What off-season moves should Cubs make?

by - Columnist -
Kim Klement - USA Today Sports
Kim Klement - USA Today Sports

The GM meetings are over, and everyone has returned to their offices with nothing of any real consequence coming out of these meetings. They were what they usually are; a company paid three-day vacation to a luxury resort. All the GM’s are sitting around at lunch complaining about how hard they worked this past year to construct their team that didn’t win the world series, again.

Theo Epstein noted that he and his organization spent some quality time together going over who to target this offseason from other teams in the majors and the minors. Kind of like the Acme Widget company’s fantasy draft meeting at Hooters in Schaumburg but at about 600 times the cost.

So, while the Cubs were having fun in the sun and no progress was made on anything, fans were wondering about, I feel we need to reset the agenda and try to get a handle on what to expect in the coming weeks. As always this is for entertainment purposes only.

Free agency is, of course, the topic of primary interest for us all. Many of you are crossing fingers and toes in the hopes that our beloved will find a way to sign Bryce Harper or Manny Machado or both. I’m sorry to be the bearer of bad news, but it is not looking good for those who are wishing for a starry Christmas.

There is still a very outside shot at Harper signing with the Cubs, but fans should prepare themselves to see second and third level players signed by Jed and Theo. This is not necessarily a bad thing and actually will allow the Cubs to go after multiple players that can help them in 2019.

Start thinking shortstop, relief pitchers, and a backup catcher, and you will be not disappointed this winter. These are the primary areas of need for the Cubs, and by saving about $400 million by not signing Harper, they will have enough to interest a few more guys to come to Chicago.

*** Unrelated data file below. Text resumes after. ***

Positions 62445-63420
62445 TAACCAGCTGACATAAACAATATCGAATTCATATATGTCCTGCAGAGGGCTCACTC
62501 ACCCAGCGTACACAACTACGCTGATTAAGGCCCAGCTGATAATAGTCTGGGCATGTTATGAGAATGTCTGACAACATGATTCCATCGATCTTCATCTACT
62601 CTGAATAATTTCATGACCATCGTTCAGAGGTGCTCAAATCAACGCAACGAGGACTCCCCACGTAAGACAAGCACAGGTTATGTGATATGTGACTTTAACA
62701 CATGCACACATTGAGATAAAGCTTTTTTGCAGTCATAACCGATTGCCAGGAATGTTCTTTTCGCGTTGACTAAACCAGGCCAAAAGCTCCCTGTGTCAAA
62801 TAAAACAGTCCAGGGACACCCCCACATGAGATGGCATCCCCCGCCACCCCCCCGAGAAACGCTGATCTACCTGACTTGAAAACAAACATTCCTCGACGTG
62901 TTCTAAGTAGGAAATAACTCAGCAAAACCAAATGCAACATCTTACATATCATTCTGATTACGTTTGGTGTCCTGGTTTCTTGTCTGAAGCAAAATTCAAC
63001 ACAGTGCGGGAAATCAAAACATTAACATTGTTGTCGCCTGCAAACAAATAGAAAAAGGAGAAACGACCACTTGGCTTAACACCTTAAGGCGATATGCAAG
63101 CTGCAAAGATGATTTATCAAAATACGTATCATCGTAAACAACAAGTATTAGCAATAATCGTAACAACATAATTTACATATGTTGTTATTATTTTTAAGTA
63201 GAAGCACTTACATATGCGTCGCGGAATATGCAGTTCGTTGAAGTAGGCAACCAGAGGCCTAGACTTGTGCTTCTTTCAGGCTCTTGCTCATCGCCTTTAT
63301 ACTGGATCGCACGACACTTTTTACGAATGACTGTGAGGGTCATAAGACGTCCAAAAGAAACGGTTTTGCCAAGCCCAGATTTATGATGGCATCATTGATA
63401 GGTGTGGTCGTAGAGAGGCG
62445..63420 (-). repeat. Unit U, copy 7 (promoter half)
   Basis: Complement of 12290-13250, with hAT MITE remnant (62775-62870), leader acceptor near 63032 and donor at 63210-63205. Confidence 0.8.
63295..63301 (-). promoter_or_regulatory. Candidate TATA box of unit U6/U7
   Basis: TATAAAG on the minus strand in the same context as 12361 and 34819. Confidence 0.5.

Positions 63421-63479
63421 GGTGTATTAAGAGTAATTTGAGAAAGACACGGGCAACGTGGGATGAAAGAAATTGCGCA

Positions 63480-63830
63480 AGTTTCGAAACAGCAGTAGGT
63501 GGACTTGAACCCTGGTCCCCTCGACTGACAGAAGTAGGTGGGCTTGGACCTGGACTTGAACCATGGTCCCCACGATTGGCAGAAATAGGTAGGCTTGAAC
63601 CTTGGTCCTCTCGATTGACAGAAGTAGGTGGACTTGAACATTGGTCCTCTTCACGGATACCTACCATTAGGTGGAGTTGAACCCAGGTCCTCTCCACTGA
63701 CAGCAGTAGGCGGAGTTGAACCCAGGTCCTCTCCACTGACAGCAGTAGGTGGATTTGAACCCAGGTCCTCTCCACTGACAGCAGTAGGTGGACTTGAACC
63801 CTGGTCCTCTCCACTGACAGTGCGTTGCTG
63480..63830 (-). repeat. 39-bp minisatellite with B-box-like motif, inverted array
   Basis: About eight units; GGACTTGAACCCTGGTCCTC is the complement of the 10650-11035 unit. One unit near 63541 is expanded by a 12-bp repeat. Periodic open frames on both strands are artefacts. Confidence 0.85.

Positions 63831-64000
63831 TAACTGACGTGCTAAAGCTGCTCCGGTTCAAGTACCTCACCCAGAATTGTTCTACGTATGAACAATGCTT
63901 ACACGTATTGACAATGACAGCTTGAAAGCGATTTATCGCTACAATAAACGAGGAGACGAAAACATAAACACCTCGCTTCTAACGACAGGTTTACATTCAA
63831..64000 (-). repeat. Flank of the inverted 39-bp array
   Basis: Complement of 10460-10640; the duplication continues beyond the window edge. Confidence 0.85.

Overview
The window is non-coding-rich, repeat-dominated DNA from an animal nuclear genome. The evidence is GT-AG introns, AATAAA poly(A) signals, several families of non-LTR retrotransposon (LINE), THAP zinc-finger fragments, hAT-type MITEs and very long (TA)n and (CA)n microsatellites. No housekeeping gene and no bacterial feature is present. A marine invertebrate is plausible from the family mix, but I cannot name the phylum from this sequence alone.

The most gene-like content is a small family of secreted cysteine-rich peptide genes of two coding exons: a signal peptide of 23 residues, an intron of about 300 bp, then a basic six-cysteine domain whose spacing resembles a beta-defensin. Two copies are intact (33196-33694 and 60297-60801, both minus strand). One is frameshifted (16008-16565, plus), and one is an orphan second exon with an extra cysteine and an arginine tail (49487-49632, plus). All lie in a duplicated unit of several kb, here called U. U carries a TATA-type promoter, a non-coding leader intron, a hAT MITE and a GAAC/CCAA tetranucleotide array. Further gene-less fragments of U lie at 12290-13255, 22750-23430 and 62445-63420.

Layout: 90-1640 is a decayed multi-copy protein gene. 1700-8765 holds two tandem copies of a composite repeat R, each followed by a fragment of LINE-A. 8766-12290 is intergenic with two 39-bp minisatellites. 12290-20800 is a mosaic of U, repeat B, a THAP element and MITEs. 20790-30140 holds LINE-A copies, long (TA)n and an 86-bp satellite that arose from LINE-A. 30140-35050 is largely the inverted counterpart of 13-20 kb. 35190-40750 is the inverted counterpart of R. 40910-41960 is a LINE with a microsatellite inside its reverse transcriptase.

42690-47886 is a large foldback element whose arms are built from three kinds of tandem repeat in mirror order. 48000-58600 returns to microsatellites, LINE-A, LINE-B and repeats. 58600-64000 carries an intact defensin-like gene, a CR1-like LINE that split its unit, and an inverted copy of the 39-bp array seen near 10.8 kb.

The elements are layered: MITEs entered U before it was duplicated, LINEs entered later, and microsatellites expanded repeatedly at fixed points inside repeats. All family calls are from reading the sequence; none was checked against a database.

Not talked about nearly as much, but every bit as important this offseason will be trades. It is becoming increasingly clear that some fan favorites will not be wearing Cubs pinstripes this summer. I have been saying since June, and now many around baseball are agreeing, that Kyle Schwarber looks like he will be one of the chips traded, most likely to get a starting pitcher. You can add Ian Happ, Victor Caratini, and Addison Russell to that list too.

Because Yu Darvish and his health are still not resolved, and with the continued problems of Tyler Chatwood, plus the need to keep Mike Montgomery in the pen, getting another starter, or two, is paramount. The Cubs have gotten very left handed with starting pitchers and the need to have another righty to complement Kyle Hendricks is a concern for team Theo. The above players as trade bait will bring some quality arms back to the Cubs and will be insurance in case the worst happens with their five-man rotation.

The final piece of the puzzle for fans to focus on is getting the coaching staff under control. For me, I look towards the manager as the guy, and the coaches are minor pieces. Heck, I’m not sure I could name two of them to be honest, but they must serve some purpose because every team has about 15 of them.

With the firing of Chili Davis and the hiring of Anthony Iapoce, they have adjusted the hitting coach situation. News coming out of the GM meetings was that pitching coach Jim Hickey is about to be a goner also. The issue seems to be can the Cubs get anyone worthwhile because everyone knows that Joe Maddon could be a goner in 2020, or sooner. I say he’s right under their noses already. Just name Lester Strode as the new pitching coach and problem solved.

Look, I can’t keep doing Jed and Theo’s jobs and not get paid for having all the answers. Theo, I know you are reading this, and it is about time you admitted that I am your primary source for decisions.

So, there you have an updated agenda of things to look forward to this holiday season. I believe that once a significant trade or free agent signing happens, it will open the floodgates and things will start moving. If history is any indication it will likely be around the time of the winter meetings in Las Vegas December 9-13.

Buckle up as we are in for an exciting winter.

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